(3) Johnston BC, Zeraatkar D, Han MA et al. "Unprocessed Red Meat and Processed Meat Consumption: Dietary Guideline Recommendations From the Nutritional Recommendations (NutriRECS) Consortium." Ann Intern Med 2019 Oct; (Epub ahead of print 1 October 2019) doi: 10.7326/M19-1621
(5) EricksonJ, Sadeghirad B, Lytvyn L, Slavin J, Johnson BC. "The Scientific Basis of Guideline Recommendations on Sugar Intake: A Systematic Review." Ann Intern Med 2017 Feb;166(4):257 -267
(6) Prentice C. "M&M’s maker publishes science policy in bid to boot transparency." Science News Feb 5 2018
(7) Parker-Pope T, O’Connor A. "Scientist Who Discredited Meat Guidelines Didn’t Report Past Food Industry Ties." New York Times Oct 4, 2019
(8) Vernooij RWM, Zeraatkar D, Han MA. et al "Patterns of red and processed meat consumption and risk for cardiometabolic and cancer outcomes. A systematic review and meta-analysis of cohort studies." Ann Intern Med October 2019 (Epub ahead of print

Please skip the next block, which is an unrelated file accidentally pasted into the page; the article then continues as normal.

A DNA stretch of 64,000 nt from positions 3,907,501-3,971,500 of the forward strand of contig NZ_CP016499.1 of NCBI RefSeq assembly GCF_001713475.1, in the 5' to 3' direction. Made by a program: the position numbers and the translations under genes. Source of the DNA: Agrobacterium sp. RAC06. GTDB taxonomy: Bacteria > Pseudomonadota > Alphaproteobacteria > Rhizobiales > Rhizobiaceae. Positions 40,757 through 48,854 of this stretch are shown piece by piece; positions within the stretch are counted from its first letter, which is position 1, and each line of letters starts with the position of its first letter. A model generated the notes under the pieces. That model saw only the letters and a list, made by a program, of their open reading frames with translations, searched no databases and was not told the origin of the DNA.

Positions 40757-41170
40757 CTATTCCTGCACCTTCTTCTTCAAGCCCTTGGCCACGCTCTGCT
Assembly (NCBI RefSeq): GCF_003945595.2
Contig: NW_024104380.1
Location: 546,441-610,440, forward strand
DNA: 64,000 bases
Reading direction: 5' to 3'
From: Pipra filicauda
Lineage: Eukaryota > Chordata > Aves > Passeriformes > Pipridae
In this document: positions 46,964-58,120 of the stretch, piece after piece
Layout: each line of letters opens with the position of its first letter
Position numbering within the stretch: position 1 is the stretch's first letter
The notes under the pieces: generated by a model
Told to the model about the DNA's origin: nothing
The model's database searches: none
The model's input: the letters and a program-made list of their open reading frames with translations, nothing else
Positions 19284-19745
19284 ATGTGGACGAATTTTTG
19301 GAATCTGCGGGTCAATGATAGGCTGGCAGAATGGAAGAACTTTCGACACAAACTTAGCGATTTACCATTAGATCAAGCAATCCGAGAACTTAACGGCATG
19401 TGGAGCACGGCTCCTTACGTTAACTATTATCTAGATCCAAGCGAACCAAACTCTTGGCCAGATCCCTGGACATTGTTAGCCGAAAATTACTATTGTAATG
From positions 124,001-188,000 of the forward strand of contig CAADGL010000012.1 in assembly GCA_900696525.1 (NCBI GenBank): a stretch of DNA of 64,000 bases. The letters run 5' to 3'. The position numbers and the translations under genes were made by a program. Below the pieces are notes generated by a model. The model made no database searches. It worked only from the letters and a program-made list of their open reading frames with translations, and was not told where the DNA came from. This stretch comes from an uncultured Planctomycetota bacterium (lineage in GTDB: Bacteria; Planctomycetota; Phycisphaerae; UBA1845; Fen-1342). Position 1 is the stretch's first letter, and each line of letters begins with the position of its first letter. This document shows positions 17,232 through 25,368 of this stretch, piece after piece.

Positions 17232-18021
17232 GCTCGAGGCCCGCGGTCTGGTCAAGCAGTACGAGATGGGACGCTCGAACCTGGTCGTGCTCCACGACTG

(9) Zeraatkar D, Han MA, Guyatt GH. et al. "Red and processed meat consumption and risk for all-cause mortality and cardiometabolic outcomes. A systematic review and meta-analysis of cohort studies." Ann Intern Med October 2019 (Epub ahead of print)
(10) Han MA, Zeraatkar D, Guyatt GH. et al. "Reduction of red and processed meat intake and cancer mortality and incidence. A systematic review and meta-analysis of cohort studies." Ann Intern Med October 2019 (Epub ahead of print)
(11) Zeraatkar D, Johnston BC, BartoszkoJ. et al. "Effect of lower versus higher red meat intake on cardiometabolic and cancer outcomes. A systematic review of randomized trials." Ann Intern Med October 2019 (Epub ahead of print)